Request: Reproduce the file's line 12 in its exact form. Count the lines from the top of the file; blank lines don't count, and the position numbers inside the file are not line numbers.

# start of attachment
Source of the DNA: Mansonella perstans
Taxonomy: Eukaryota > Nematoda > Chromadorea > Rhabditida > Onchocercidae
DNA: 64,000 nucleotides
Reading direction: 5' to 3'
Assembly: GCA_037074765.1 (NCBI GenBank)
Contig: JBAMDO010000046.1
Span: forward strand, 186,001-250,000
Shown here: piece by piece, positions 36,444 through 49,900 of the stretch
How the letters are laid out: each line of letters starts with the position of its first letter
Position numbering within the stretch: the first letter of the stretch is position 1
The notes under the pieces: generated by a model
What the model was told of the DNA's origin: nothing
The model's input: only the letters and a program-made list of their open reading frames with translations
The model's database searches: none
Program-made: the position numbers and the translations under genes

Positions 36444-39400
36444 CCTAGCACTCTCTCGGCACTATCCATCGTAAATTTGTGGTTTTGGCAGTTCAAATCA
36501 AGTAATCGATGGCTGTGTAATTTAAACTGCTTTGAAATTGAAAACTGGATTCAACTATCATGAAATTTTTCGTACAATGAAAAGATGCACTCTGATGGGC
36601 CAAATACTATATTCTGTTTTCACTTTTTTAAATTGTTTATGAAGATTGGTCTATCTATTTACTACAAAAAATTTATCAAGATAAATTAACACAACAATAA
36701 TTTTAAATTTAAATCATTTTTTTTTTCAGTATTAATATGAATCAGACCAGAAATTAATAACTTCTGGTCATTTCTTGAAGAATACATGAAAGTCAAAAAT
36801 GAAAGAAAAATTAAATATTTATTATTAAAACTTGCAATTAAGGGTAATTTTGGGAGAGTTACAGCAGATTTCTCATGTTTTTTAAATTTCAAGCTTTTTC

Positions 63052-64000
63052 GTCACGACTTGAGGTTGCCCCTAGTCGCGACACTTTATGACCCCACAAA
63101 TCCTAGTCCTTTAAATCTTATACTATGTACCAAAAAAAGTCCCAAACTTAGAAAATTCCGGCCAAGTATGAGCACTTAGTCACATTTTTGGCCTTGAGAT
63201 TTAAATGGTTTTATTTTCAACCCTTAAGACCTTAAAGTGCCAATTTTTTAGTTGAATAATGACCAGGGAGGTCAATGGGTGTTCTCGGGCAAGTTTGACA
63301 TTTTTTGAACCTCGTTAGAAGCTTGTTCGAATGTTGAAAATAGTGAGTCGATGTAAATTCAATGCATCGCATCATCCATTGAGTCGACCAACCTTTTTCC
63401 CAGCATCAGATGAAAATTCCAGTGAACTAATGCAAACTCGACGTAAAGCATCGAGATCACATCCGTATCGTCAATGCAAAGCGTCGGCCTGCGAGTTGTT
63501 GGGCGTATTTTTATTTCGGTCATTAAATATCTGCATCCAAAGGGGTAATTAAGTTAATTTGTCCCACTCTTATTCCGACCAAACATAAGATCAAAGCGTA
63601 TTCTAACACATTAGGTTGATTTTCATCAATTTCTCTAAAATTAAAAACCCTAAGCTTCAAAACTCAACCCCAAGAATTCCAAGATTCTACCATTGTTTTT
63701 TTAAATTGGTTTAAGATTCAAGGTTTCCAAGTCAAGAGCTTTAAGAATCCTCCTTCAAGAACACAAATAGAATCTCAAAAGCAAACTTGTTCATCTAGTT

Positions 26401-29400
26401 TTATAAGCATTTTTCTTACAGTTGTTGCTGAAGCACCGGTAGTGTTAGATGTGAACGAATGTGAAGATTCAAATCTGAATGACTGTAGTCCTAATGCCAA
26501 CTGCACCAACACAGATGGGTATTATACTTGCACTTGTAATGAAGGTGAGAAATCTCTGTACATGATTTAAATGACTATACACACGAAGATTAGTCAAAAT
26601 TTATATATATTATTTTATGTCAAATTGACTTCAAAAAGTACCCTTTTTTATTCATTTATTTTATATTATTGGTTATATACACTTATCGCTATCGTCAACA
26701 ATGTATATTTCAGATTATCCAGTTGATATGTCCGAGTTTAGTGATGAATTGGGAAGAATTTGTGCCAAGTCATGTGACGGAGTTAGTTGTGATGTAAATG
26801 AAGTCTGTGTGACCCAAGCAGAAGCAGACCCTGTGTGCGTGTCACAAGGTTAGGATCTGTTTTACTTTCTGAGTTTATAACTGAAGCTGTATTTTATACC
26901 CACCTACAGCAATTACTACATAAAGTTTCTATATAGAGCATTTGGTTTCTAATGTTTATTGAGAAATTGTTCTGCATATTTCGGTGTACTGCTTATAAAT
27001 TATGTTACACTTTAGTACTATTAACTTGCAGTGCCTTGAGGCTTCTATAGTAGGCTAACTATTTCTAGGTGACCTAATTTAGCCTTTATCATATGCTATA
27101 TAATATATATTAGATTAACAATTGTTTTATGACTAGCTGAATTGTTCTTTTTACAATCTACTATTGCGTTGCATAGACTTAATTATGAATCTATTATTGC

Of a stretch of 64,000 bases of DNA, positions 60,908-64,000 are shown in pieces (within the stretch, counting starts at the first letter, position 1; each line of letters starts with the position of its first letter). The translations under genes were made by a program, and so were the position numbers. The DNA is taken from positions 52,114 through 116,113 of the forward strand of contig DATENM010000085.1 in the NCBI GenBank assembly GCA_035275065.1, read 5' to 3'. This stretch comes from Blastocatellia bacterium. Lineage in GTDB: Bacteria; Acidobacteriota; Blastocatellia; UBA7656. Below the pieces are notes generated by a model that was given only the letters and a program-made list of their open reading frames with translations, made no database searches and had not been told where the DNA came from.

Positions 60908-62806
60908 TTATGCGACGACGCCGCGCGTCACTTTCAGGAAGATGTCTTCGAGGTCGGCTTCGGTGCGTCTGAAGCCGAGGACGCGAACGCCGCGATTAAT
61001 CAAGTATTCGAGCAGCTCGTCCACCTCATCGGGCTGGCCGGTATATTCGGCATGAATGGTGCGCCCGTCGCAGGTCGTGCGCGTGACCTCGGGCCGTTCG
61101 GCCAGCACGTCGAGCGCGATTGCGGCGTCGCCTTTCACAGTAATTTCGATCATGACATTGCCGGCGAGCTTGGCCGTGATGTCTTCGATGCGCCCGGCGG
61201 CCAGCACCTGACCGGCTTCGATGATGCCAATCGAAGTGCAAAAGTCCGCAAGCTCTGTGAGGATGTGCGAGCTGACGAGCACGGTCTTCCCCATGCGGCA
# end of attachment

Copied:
What the model was told of the DNA's origin: nothing